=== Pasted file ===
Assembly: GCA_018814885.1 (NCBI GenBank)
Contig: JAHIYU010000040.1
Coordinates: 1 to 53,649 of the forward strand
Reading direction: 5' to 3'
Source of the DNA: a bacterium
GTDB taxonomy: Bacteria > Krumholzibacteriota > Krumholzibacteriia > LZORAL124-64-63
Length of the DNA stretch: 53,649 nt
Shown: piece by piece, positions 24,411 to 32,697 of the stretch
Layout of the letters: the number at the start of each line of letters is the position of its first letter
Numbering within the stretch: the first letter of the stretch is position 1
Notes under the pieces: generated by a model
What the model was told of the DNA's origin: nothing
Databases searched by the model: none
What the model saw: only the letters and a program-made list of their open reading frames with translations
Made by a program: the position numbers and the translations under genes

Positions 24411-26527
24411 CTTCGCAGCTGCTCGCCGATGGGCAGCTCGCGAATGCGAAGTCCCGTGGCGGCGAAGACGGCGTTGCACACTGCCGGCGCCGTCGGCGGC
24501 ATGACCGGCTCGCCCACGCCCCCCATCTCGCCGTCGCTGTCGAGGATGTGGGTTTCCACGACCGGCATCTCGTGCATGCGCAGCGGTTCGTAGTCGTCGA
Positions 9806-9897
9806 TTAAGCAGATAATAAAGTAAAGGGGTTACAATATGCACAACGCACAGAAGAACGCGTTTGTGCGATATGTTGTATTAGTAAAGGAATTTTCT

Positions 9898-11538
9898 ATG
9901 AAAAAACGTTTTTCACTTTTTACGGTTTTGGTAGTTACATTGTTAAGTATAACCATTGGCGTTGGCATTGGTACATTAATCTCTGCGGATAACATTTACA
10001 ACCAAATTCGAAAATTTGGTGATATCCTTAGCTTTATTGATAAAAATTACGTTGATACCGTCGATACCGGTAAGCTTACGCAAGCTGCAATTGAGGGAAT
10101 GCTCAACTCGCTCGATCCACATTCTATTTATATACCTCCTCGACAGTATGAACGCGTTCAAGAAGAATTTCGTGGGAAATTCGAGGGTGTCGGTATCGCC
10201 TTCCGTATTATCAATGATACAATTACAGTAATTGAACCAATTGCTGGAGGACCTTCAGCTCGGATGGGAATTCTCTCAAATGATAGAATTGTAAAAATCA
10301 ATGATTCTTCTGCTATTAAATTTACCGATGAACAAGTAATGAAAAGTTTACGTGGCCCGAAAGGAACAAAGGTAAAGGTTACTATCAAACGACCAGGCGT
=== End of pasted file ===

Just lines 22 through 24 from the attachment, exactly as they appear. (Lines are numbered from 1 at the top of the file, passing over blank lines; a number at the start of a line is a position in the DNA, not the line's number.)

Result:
9898 ATG
9901 AAAAAACGTTTTTCACTTTTTACGGTTTTGGTAGTTACATTGTTAAGTATAACCATTGGCGTTGGCATTGGTACATTAATCTCTGCGGATAACATTTACA
10001 ACCAAATTCGAAAATTTGGTGATATCCTTAGCTTTATTGATAAAAATTACGTTGATACCGTCGATACCGGTAAGCTTACGCAAGCTGCAATTGAGGGAAT